"Detroit has become - trough prophecies of white flight and white exodus - an opportunity desert, surrounded by a relatively resource-rich region; and ironically Detroit Water and Sewerage provides water services to the entire region, so we're connected by our water service but were not connected by our tax base.

So it's a conscious decision within the state and within the region not to view each other as part of one community and to act in an incredibly punitive way when people who cannot afford to pay their bills are then denied access to water."

"Other cities have issues and a utility has got to be paid for. I'm an economist as well as a lawyer so I understand the economic side of it. But every other city that has done it first, has had a realistic safety net in place before they go forward; and second there are clear exception based on public health which means if you're elderly you should not have the water shut off , if you have children you should not have the water shut off. Cities around the US and around the world have managed this problem in ways that haven't produced the draconian, the dyre results that we have in Detroit."

"There's certainly a lot of mismanagement but there's also a serious underlying problem in that Detroit's footprint which is extraordinarily large, around 140 square miles, was intended to service a population of 2 million or more and we now have a population which is likely under 700,000, and the infrastructure is ageing."

"So one of the problems with billing is that when you have a water main break, there are so many abandoned homes that there could be a house next to you where the water is still on and flooding the basement, and they can't know that the water is not going into your account. So, you can be charged with water you're not even using, and water that is being wasted through the aged infrastructure or through the dis-functionality of the water system."

Safety Net
"About 10 years ago some very thoughtful people put together what is called the Water Affordability Plan and it rethinks the way that you view your water rate structure, taking into account the fact that some people have more money than others, and that it's better to get a little money from somebody than to get nothing at all.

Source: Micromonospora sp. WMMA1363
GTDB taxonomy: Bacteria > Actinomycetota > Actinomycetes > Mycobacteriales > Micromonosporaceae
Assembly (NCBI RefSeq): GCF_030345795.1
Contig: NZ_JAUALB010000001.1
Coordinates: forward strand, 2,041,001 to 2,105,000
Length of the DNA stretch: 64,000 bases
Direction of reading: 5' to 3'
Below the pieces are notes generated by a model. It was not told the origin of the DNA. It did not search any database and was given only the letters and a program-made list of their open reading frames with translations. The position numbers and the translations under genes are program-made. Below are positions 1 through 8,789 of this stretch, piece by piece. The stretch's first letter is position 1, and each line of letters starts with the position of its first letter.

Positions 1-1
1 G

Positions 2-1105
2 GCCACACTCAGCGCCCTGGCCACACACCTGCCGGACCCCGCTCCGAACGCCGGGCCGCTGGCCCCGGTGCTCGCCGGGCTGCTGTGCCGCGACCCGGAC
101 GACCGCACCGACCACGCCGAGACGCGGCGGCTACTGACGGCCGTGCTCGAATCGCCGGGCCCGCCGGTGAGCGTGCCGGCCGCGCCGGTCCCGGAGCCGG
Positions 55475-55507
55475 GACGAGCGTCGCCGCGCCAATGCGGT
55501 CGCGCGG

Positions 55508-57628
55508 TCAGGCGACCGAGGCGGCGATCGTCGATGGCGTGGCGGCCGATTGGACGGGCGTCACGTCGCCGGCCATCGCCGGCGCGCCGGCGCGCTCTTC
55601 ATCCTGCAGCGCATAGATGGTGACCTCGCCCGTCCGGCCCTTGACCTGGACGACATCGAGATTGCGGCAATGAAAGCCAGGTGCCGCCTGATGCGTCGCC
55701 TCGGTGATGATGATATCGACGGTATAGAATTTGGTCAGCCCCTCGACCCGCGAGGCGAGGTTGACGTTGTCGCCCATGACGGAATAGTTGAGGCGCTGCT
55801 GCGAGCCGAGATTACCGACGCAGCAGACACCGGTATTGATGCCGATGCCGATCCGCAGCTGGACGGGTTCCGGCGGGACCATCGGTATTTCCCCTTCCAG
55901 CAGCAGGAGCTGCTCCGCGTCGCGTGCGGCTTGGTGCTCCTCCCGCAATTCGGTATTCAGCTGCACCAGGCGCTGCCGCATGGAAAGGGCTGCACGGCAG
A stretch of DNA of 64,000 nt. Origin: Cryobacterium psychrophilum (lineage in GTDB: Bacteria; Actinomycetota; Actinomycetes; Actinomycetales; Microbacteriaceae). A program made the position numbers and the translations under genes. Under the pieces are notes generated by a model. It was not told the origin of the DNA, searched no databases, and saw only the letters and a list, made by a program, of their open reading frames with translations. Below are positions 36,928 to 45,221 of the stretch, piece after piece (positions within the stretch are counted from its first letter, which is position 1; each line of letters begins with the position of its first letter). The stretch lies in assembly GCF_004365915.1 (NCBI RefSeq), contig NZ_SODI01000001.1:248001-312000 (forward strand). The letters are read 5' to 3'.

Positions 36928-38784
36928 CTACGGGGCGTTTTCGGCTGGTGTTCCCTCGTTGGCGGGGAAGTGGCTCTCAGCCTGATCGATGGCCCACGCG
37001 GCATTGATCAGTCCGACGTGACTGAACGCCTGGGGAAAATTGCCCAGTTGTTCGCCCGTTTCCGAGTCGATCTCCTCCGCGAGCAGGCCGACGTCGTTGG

But to show you just how dysfunctional the City is, first they adopted a very watered down version of the Water Affordabilty Plan, then they put it to be implemented in the department of human services, and then they disbanded the department of human services. So even the remnants of the Affordability Plan were then eliminated. So when they started shutting off the water in this very draconian way, they had absolutely no safety net in place."

"Other cities have issues and a utility has got to be paid for. I'm an economist as well as a lawyer so I understand the economic side of it. But every other city that has done it, first has had a realistic safety net in place before they go forward, and second there are clear exception based on public health which means if you're elderly you should not have the water shut off, if you have children you should not have the water shut off. Cities around the US and around the world have managed this problem in ways that haven't produced the draconian the dire results that we have in Detroit."


Michael Mulholland - August 26, 2014 - After nearly 10 billion gallons of sewage overflowed in Metro Detroit during a storm

"There's a kind of creeping privatization in that more and more of the work being done in the Department is being taken over by private contractors, not city workers. I don't want to make too much of an accusation but the declining city water staff didn't help. ..I do think it's an interesting coincidence that after EMA took control of the Toronto Authority there was a storm and the water flooded the subway tunnels and then we get a rainstorm here and it floods our freeways and people's basements."